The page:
Updated Cover Sheet for the TPS Report….



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The problem depicted in this cartoon is something I see a LOT when working with teams around the world.

Even when Scrum is being implemented on teams within an organization.

Hmmm.

So what do we do about this situation?

When asked for a status from a Chicken within a Sprint, Scrum talks about the team members not saying, “No” and punting it to the Product Owner.

The same goes for a new feature request.

In the past… before Scrum… this type of request was a major cause of never getting to “Done.”

This is the main reason to have a strong demarcation point between the Product Backlog and the Sprint Backlog.  The main reason is to help shield the team from the outside “Noise”.

Care to share some real life stories about this via comments below?

How do you do this without committing career suicide?

Who really is responsible for telling outside Chickens to speak with the Product Owner?

What does the Product Owner need to do with this next?

Is this really an important concept or what do you think about it?

Please share with us…

Thank you,

- mike vizdos


Comments

  1. How to do that without commiting career suicide?. Well, as any other important thing, Scrum adoption has to have the support and comitment of the *real* bosses, those in the high high high positions.

    On the other hand, a good product owner helps on those situations: a PO willing to put himself in the middle on those situations and give accurate information to the chickens.

    The product owner should say: “come and talk to me, what do you want to know? what do yo want us to do?”.

  2. I’m with improbable on this one… you need a ‘strong’ and ‘empowered’ product owner who has offered up their ownership of all scope before this can happen. At our organization our ‘product owner’ checks out when it comes to technical things and so our boss/bosses come and ‘tell us’ what to do. Frankly, we don’t have the option of saying “Go to the product owner” without damning ourselves. That’s not ‘being a team player’. :)

  3. Hi,

    Sounds like the first two people responding (thank you!) have very similar situations. It is [sadly] something I see often too. Ug.

    One of the things I suggest is having conversations with the “highest” people within the organization to help garner support from them.

    See http://www.implementingscrum.com/2007/10/30/combo-packing/

    This is hard.

    Again.

    Doing it without committing career suicide is a fine line.

    Helpful hints welcome.

    Thank you!

    - mike

  4. I’m sorry but I would argue that an inability to manage the process is career suicide. As a consultant you are paid to make the process work and allowing activities to circumvent that process will undermine your efforts and dilute the value of your end product.

    We all know that inflexibility causes cracks and ultimately product failure, so the challenge is managing compromise.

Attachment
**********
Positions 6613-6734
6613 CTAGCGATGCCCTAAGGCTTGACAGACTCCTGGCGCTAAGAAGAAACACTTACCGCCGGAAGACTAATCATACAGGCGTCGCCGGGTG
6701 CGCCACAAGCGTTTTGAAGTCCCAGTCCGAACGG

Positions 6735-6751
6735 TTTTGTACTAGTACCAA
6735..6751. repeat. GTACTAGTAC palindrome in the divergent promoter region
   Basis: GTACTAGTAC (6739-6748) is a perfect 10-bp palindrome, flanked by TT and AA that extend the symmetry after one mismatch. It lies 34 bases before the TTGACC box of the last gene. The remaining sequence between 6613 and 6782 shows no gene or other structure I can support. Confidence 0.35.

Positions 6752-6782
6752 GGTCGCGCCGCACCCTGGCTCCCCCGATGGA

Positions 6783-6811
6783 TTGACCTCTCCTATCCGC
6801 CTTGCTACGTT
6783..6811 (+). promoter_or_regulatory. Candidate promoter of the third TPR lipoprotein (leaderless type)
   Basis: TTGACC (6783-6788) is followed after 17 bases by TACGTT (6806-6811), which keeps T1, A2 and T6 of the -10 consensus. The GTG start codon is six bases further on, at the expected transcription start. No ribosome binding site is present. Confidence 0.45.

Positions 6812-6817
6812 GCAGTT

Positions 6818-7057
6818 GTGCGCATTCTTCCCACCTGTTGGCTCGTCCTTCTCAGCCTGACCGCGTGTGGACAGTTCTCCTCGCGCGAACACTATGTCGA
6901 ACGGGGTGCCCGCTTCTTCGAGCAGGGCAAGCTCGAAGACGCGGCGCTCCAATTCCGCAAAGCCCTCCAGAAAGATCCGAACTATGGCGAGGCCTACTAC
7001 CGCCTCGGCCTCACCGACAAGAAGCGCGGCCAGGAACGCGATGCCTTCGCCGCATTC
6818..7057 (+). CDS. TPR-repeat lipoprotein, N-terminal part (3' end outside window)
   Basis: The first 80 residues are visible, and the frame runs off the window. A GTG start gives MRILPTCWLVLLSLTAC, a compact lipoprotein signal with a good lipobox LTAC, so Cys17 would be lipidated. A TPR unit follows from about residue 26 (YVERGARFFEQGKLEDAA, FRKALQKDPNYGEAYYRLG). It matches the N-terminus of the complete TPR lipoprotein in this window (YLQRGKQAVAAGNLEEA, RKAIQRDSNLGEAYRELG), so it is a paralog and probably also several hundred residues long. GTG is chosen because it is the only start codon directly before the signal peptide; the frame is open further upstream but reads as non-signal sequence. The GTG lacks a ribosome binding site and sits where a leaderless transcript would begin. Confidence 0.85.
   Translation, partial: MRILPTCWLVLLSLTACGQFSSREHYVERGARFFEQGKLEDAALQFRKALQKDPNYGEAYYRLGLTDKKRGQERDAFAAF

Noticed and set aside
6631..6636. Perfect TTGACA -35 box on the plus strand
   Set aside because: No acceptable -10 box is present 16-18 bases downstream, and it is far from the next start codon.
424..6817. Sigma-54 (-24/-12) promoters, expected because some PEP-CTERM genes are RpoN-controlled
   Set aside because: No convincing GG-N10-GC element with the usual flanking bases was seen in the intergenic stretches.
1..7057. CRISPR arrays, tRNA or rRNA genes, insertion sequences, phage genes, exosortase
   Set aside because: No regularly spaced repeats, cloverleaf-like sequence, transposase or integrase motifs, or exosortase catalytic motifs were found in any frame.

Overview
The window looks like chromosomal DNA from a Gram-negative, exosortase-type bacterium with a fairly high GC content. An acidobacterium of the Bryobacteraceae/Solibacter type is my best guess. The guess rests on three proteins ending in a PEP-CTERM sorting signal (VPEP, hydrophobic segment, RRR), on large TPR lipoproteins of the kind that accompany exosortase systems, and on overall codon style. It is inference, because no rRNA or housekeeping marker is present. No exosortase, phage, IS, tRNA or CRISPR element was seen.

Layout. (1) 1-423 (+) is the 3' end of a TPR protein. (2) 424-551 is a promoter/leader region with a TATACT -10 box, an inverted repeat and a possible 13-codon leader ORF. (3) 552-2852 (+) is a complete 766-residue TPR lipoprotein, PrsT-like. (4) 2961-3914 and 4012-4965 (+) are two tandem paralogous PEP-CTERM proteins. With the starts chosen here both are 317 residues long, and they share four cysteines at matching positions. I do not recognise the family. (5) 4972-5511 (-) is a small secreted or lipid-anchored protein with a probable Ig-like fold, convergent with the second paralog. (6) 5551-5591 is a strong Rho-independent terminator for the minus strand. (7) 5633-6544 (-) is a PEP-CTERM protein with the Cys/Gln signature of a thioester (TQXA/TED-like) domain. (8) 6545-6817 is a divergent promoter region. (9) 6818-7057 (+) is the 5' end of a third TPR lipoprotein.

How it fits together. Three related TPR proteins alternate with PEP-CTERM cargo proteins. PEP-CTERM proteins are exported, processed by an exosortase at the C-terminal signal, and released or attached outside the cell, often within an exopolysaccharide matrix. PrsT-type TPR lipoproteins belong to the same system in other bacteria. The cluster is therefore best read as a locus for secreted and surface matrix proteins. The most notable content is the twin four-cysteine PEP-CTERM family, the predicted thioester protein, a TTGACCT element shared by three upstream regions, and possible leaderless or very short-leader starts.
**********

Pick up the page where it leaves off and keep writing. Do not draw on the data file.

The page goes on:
I have handled this situation in exactly one of three ways.

    First is that you push it back to the product owner. Most of the time that works without issue. Nine times out of ten, they respect the process and will back down, or find someone else ( non team ) to handle the task.

    Next, in the case where they are adamant, then a next option would be to evaluate doing it yourself. If it is a small task, and have the bandwidth, do it yourself, to avoid the team distraction.

    Lastly, if doing yourself was not an options, then keep a “side track” section to your backlog where you can park items like this for people that either complete their tasks early, or are willing to work a little overtime to get it done. This should be the last resort, because you do not want to start a trend where you reward “heroes” and allow exceptions to the sprint. But allowing this as a rare exception provides the Product with the comfort that the process will support minor fire alarms, which none of us can avoid.

  5. Mike, what if you’re truly in a bottom up scrum and there just isn’t support for it. “be as agile/scrum as you can be” but “We aren’t fixing impediments”.

    Bringing up impediments has been a slow introduction. Everyone is afraid to look “weak” or show “failure” in front of their peers. People mark things done before QA or Product owner signs off on the story/backlog item. Not everyone required to make “Done” is a pig.

    So to ignore this chicken that comes up and says “Do this for me” would be hugely detrimental since “You scratch my back, i’ll scratch yours” is in play. Or worse, “Don’t do this and i’ll just go get your boss to make you do it”.

    Frankly the product owner and “Boss” are two different things in functional organizations.

  6. If you really are Agile, the bosses up in the rank should understand what Agile means, and to support and empower teams (Scrum masters) to do their job.
    This way, Scrum Master should not be afraid to tell the chicken to visit the Product Owner, and if the chicken goes to the manager, the manager should tell the chicken exactly the same: – talk to PO.
    If managers (and their bosses and so on) don’t understand Agile and don’t support the ideea of the team working Agile, it means that the organization doesn’t work Agile, it’s only a fake.
    Like this, team’s commitment means nothing, and this is basic in Scrum.
    “Boss” should want to see the “Done”, and so the “Success” of a Sprint, and not the failure of the sprints because team had to “scratch” a chicken’s back.

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